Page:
A long time ago I set up custom error pages on my 1&1 hosted websites. However recently I noticed that they had stopped working. When a 404 error occured, instead of redirecting to my error page I got an advert filled parking page.

1and1 error page

I re-checked their instructions for setting up the error pages on their FAQ and I was pretty sure that I was setting the pages up correctly.

After spending over an hour trying to figure out what was going wrong I stumbled on the ‘Empty Parking Pages’ link on the Domain Overview in their Administration control panel. You can see the position of this link in the red box.

1and1 admin page

On this page is the option to turn off their ‘Empty Parking Pages’. I turned this option off – it then took a few minutes for the change to be visible on my website.

1and1 empty pages parking

Part of the message says:

When using this service, a page from our webserver will be displayed instead. Unless, of course, you have set up your own error message.

Now instead of getting the advert filled parking page I got a plain:

Error 404 – Not found
Your browser can’t find the document corresponding to the URL you typed in.

It is better than before but it is still not my error message!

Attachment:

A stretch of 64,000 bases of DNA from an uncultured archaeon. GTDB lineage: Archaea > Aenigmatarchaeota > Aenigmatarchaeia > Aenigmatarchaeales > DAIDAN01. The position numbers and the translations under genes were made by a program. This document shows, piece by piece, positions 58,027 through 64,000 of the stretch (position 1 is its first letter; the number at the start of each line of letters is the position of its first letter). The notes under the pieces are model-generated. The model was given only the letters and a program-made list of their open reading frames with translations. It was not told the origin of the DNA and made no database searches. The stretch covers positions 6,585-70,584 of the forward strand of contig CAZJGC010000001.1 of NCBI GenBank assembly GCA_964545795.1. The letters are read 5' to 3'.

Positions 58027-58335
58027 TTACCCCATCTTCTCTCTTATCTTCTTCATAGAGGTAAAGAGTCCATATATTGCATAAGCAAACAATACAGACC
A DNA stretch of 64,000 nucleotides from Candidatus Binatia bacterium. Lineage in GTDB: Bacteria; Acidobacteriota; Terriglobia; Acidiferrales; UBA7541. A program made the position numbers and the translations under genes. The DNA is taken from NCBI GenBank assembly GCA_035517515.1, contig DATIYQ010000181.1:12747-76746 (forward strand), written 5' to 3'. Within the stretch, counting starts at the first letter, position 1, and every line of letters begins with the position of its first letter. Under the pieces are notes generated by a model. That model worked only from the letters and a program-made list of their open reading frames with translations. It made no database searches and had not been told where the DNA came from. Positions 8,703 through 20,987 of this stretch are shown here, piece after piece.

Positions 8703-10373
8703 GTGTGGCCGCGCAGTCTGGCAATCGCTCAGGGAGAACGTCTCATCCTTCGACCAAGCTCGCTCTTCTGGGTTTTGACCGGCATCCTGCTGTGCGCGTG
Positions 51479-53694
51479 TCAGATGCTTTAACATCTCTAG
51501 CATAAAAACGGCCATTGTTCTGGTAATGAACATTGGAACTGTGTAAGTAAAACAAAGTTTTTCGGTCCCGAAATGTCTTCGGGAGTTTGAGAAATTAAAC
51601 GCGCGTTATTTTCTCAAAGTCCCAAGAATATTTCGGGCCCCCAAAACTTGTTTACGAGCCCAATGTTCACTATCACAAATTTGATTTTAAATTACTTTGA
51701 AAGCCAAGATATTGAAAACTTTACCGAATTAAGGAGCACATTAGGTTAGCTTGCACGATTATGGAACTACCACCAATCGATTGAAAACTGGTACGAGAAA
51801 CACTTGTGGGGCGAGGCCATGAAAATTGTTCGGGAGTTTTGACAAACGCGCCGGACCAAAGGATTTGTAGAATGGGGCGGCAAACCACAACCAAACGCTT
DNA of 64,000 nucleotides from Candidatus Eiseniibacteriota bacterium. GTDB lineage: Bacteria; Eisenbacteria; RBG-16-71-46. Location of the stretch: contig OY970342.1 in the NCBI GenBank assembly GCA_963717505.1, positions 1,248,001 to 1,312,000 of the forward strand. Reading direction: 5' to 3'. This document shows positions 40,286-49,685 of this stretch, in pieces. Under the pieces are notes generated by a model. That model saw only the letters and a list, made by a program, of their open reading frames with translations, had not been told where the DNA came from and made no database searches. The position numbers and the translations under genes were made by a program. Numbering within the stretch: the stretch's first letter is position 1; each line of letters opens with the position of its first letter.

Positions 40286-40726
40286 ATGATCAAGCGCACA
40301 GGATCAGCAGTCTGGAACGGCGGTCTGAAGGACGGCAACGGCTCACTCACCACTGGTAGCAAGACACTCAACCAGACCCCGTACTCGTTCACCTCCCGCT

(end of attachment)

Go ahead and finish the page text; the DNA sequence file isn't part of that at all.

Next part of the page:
It seemed the only way I could get correctly working error files is to create files with the following file names in your site’s root directory – ‘error400.html’, ‘error403.html’, ‘error404.html’ and ‘error500.html’. No entry in the .htaccess file is needed – 1&1 automatically picks these files up as your error pages.

So why weren’t the ErrorDocument lines in my .htaccess working?

In my .htaccess file I also have the following line:
AddType x-mapp-php4 .html .htm

This line allows PHP code to be processed from .htm and .html files. If I remove this line then my ErrorDocument lines start working. It therefore seems that 1and1 have configured their servers so that you can only errors generated when you try to access static pages will cause the ErrorDocument directive to be used. Usually .html and .htm are static, however my AddType line in the .htaccess changed them into dynamic pages.

I removed .html from the AddType line. After doing this the ErrorDocument worked for .html files but not for .htm.

After all this I have deduced the following:

  1. If you want to get rid of the advert filled parking pages you need to use the control panel.
  2. If you configure your 1&1 .htaccess file to allow PHP in .htm and .html then the ErrorDocument line won’t work for any missing .htm or .html files. However the ErrorDocument will work for non-PHP files types.
  3. The ErrorDocument directive will never work for .php file types as these are always registered as being PHP types.
  4. The only way to get working error files for all types of errors is to create ‘error400.html’, ‘error403.html’, ‘error404.html’ and ‘error500.html’ files.

Final tip

In the 1&1 FAQ on creating error pages they give three suggestion for creating custom error pages:

  1. Using ErrorDocument in .htaccess (which only works for static document types).